In Maryland, alcohol restrictions are placed on the licenses of those under 21 years of age. If you’re subject to the “Under 21 Alcohol Restriction,” then it’s illegal for you to consume, purchase or possess alcoholic beverages.
Your first violation of this restriction will result in you being assessed a $500 fine. Any subsequent offenses will each carry a $1,000 one. If you violate this rule, then you’ll also be required to have an ignition interlock device (IID) installed on your vehicle. If you fail to do this, then your license will automatically be suspended.
Subsequent convictions for the same crime within a five-year period will result in you having to participate in the ignition interlock program for an extended amount of time. How long you’ll be required to have the device installed for depends greatly on how many previous convictions the defendant has for the same offense.
Just as purchasing, possessing and consuming alcohol under the age of 21 is illegal in Maryland, so too is having a fake ID. If you are found to be in possession of one, you may be sentenced to as much as two months in prison or be assessed a fine as high as $500 for your first offense.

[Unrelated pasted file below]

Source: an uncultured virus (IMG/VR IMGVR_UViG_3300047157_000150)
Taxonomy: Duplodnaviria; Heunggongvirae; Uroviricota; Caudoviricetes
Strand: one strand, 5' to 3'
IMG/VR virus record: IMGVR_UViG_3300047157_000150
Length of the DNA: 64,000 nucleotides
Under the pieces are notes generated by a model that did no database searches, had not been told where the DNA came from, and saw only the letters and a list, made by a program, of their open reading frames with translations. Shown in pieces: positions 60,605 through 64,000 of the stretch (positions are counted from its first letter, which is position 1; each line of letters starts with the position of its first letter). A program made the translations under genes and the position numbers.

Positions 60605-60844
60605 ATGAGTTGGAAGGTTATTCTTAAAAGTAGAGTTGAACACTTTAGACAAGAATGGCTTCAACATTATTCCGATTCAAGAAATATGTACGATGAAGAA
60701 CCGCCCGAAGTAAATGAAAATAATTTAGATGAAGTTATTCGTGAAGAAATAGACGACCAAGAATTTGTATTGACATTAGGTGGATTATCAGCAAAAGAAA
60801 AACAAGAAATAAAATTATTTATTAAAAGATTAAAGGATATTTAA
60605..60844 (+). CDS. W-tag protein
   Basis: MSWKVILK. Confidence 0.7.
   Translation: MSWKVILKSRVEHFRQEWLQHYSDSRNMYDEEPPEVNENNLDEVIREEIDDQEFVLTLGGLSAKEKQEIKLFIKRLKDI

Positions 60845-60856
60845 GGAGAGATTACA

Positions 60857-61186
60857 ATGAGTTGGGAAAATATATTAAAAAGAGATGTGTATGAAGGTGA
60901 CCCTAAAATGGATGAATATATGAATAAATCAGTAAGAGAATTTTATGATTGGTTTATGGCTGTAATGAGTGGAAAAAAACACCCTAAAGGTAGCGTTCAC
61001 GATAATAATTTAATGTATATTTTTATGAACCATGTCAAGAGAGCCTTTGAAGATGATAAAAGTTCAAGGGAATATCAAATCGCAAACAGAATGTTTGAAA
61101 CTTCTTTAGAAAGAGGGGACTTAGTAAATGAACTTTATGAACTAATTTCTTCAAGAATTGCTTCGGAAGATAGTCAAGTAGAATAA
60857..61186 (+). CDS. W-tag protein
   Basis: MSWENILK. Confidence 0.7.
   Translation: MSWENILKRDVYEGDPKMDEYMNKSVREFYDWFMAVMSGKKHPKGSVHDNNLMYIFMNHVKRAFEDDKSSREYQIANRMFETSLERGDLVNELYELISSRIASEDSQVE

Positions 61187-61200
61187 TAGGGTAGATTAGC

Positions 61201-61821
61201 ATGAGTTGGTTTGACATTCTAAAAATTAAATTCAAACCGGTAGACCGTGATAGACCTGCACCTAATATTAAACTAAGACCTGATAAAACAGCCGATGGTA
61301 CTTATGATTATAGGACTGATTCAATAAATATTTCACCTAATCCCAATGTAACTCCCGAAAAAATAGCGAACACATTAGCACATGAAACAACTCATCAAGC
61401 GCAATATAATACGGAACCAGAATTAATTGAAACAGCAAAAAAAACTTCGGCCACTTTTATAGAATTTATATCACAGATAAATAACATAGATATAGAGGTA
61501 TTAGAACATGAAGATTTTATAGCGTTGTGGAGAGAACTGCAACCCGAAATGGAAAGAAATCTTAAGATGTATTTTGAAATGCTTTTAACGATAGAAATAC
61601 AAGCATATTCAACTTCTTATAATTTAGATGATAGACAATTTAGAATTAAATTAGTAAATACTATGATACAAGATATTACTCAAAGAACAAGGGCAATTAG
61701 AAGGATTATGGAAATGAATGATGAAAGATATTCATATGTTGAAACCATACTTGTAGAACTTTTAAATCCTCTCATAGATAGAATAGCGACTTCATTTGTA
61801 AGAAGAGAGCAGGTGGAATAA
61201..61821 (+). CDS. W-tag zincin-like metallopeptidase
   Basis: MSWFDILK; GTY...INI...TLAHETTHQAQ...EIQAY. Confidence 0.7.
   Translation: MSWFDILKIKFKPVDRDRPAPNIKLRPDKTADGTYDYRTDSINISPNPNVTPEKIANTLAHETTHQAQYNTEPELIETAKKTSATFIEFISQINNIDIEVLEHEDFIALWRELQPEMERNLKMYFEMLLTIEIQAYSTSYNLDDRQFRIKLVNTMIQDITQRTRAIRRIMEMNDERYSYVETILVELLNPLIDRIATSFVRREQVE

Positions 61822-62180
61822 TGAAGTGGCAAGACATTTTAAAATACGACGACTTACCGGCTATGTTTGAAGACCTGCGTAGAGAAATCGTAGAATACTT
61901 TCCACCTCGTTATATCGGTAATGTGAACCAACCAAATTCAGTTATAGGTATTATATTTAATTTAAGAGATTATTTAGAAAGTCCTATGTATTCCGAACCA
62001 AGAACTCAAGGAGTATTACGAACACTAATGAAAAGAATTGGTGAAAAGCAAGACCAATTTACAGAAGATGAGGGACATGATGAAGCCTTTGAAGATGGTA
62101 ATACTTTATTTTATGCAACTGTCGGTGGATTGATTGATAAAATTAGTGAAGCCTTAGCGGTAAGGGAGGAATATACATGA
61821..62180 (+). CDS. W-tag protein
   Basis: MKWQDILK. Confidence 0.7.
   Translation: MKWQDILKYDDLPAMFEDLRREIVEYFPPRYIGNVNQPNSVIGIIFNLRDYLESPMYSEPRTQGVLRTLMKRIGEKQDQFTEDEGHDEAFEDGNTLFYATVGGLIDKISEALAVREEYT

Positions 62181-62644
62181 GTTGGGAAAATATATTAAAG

You will also automatically have your own driver’s license docked 12 points. Depending on how many point reductions you already have, this could end up with your license being either revoked or suspended.
If you happen to happen to be the person who is selling the fake IDs, then the penalties are far greater. You could be assessed a fine as high as $2,000 and be imprisoned up to two years for each fake ID you produced.
Penalties associated with underage drinking are set high as a way of attempting to discourage individuals from breaking the law. If you’ve been charged with an alcohol-related offense, then it’s important to note that it can affect your ability to get into or complete school or to qualify for jobs.
In working together with a Baltimore drunk driving defense attorney, it’s possible that he or she can help you come up with a defense strategy to respond to the charges that have been waged against you.
Source: Maryland Department of Transportation Motor Vehicle Division, “Maryland impaired driving laws,” accessed Aug. 31, 2017